Thursday 1 December 2011

Leave it to the Pro, Curmudgeon. Buh-Bye.

And so, with that behind me, and the Platypus in his new home, I was ready to start some intensive learning.

In two weeks.



I showed up for my first lesson - which was perfectly fine.  Guess what we worked on - surprise!  Leg on = horse goes forward NOW. Hellfire must rain down upon him, should he chose to debate this command.  He must go forward immediately when you put your leg on...Again. Again. Again.

Hmm, this forward off a light leg aid was a strangely recurring that the Platypus was not really big on.  And actually, I was fully aware of this going in.

You must remember - he had come off of a two year lease with a young girl.  When their relationship started, it took him about a week to determine that she really wasn't that committed to "go" - score one for the Platypus, check and checkmate, my friend.  There were days she was lucky if the little bugger went forward at all, and the debate almost always included lots of kicking (on the part of both horse and rider), and batting on various body parts with a crop, after which he would generally say "you want forward?  You got it, hold on baby" and tear around like a maniac.

This tearing around part is not necessarily frowned upon in the hunter ring. For some totally bizarre reason, the decision has been made by the hunter gods that, regardless of the size or natural ability of the pony, the little buggers must make a certain amount of strides between the jumps.  This is of utmost "win or lose" importance. If it means the child nearly dies at the end of the line forcing their pony to launch itself at the fence from wherever it might be when its strides are up, jamming its little front legs out like superman in a desperate attempt to fly over the fence - well, so be it. We didn't come all the way here to lose chipping in - so don't be such a wimp - ride that pony to the fence!  RIDE HIM!  GALLOP! Who cares if you crash through now and then, Sally, spines grow back.  I think.

It is totally asinine. Instead of having young riders developing with some form of "eye" for the jumps we are creating a population of little kamikaze lemming riders, ready to throw themselves and their ponies squarely into brush boxes and potted mums as long as it means "doin' it in five".

Oh I am on a tangent, aren't I.

Anyway, once the Platypus was rolling, he rarely stopped, and usually jumped everything - but overcoming that initial inertia could at times require some convincing.  So during this lease period, I rode him myself at least once a week to remind him that yes, you need to go forward when asked, and usually our heart-to-heart would inspire him for at least a few rides.  But even then - I wasn't dressage coach militant about the whole affair, I wasn't insistent on sharp or snappy.  We generally accomplished some degree slow and begrudging acceleration with only limited angry farts and pinned ears, (the Platypus! Honestly) which was generally sufficient for the hunter ring.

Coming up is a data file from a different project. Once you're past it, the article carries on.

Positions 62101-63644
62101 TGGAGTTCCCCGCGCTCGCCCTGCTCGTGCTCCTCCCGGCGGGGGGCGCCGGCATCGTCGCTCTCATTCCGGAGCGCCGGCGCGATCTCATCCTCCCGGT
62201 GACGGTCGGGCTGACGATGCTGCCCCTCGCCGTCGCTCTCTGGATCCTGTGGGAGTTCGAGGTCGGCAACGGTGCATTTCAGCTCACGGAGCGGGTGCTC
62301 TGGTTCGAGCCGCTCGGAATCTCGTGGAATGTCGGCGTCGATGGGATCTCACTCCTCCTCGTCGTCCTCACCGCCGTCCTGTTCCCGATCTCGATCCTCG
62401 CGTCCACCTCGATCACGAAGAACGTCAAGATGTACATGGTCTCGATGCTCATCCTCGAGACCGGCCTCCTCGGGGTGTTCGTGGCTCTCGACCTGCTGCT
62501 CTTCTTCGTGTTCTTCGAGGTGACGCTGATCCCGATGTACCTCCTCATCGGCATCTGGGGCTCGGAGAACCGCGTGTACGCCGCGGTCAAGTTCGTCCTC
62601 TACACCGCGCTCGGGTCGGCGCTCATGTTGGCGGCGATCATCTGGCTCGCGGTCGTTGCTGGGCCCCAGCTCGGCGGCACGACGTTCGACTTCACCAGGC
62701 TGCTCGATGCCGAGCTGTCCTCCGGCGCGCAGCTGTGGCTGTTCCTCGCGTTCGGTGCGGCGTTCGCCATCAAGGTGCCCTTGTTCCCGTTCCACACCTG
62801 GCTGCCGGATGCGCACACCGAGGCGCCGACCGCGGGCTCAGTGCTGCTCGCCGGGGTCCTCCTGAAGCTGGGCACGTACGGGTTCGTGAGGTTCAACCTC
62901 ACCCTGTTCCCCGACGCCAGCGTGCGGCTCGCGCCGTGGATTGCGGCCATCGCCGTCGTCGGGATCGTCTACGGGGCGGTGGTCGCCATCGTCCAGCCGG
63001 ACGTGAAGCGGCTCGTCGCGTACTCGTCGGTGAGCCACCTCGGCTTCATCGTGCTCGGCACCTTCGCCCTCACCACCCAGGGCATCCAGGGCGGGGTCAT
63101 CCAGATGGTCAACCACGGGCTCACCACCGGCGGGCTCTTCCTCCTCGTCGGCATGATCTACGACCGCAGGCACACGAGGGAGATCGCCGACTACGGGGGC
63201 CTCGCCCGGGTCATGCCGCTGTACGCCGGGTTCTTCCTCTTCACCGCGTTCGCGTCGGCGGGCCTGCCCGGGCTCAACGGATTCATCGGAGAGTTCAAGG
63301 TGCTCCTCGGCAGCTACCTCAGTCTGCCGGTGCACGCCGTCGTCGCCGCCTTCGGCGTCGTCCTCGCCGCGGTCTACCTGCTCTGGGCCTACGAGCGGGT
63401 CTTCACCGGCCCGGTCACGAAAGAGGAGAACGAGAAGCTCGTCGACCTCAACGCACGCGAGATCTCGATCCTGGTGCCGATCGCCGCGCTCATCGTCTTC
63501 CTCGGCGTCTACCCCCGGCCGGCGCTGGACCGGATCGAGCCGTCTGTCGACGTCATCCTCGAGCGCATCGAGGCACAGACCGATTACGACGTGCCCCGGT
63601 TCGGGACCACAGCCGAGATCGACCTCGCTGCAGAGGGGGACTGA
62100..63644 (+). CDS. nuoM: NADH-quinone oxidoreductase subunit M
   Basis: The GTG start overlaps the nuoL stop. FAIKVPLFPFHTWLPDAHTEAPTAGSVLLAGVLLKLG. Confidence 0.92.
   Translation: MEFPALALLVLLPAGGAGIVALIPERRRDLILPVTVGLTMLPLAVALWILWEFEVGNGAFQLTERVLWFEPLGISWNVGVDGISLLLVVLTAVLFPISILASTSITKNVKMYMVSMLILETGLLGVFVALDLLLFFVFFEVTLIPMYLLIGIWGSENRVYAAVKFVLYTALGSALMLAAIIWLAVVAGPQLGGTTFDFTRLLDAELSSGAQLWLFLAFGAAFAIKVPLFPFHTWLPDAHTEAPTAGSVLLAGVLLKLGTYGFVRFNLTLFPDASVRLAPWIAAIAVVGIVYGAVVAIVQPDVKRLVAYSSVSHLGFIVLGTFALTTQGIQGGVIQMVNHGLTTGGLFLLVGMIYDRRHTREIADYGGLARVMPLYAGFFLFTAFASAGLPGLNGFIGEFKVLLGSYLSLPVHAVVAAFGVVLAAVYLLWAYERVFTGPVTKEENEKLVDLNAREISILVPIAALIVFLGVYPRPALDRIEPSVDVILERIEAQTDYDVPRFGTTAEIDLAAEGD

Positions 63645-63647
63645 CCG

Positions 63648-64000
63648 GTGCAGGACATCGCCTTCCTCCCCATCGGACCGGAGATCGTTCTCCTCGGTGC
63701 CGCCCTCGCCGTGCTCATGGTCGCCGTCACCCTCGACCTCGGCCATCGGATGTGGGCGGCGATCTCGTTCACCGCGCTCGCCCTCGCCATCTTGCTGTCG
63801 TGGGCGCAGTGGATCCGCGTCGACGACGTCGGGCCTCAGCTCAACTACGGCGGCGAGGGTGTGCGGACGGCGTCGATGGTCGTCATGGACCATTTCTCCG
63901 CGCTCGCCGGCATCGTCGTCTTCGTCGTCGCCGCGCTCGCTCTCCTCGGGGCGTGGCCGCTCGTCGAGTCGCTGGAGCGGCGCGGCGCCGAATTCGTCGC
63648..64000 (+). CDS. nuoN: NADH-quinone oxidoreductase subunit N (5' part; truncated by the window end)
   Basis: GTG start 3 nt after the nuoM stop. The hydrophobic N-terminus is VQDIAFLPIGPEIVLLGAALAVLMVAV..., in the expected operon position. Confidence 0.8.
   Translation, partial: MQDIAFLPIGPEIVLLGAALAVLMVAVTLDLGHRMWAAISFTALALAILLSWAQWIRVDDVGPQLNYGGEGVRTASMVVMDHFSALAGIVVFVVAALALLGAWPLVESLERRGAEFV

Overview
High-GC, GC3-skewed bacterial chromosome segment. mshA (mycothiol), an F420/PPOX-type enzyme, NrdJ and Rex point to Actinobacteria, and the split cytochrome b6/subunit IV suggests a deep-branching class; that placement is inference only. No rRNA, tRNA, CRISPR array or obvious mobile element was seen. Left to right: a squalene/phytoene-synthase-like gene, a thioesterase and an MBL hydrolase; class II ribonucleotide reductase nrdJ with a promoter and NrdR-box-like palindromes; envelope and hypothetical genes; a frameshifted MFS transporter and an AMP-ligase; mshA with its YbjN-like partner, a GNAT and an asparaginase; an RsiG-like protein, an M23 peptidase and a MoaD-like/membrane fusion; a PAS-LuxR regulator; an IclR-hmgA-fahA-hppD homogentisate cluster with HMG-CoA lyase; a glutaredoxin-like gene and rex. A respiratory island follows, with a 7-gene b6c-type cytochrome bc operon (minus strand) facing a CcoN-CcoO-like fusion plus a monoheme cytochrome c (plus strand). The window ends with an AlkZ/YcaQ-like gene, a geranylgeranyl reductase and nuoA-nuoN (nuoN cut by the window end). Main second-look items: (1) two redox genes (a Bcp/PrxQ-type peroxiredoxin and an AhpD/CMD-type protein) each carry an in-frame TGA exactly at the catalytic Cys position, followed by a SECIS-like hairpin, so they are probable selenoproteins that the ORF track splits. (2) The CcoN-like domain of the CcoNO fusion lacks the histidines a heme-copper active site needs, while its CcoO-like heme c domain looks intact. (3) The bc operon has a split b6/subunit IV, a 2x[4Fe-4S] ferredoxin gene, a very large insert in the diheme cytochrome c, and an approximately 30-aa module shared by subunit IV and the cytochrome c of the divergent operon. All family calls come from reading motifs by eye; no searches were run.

But at the conclusion of my first lesson, I could tell that Frau Trainerin was troubled by this lack of "go".  And so, she told me what would happen next. I would leave the riding to her for a while. So...bye!  See you in two weeks, (and by the way, take that piece of shit Stubben Tristan with you when you go).

Can I come out to watch you ride?

No, there is lots of time for watching later.  Bye!  Adios, Au Revoir, Auf Wiedersehn 'til then!

Good-Bye, Newman
Oh, come on now, you have read this one on a bulletin board somewhere.  "WWYD - Coach told me to go home while she fixes my horse".  I know I had, but I was still a little...Alarmed? Insulted? Annoyed? A bunch of different emotions, none of them ones that made me feel like any less of a loser than before I went into training.

(more sighing).

I guess looking back - I wasn't at all worried about the Platypus in terms of care - or really, in terms of training.  I knew he was in excellent hands.  But there was just something so harsh about being told that you are so not only *unimportant* to the process, but in fact, so *detrimental* that really we are all better off if you just stay home.

I didn't want to become a horse petting owner. I had some perfectly functional guinea pigs at home with whom I could explore the wonders of the human animal bond for a whole lot cheaper than the cost of training board.  What was important to me was the process of learning - in fact, it was actually more important to me than the end result.  Mr. Motard was right - what the hell is the point of a hobby that someone else does for you?

But I am also a big believer in "go hard or go home" philosophy of learning.  I didn't show up at Frau Trainerin's place to have a debate with her on how it's done.  If she felt this was the way to go - I would do it, or I would leave (just ask Coach Crabby).  There was no middle ground. I would not be one of those irritating assholes that every single stable has at least one, often two of, that follow the coach around incessantly, telling them what they have heard Robert Dover would do in the same situation.

And so - since I didn't nearly crap my pants doing a chin-up just to pack up my toys and leave after one lesson... I threw the Tristan in the trunk, and I went home.  For two weeks.


  1. Come on, that's like ending a chapter in a cliff hanger!

  2. I love this blog. :-)

  3. Complie it into a book!,,,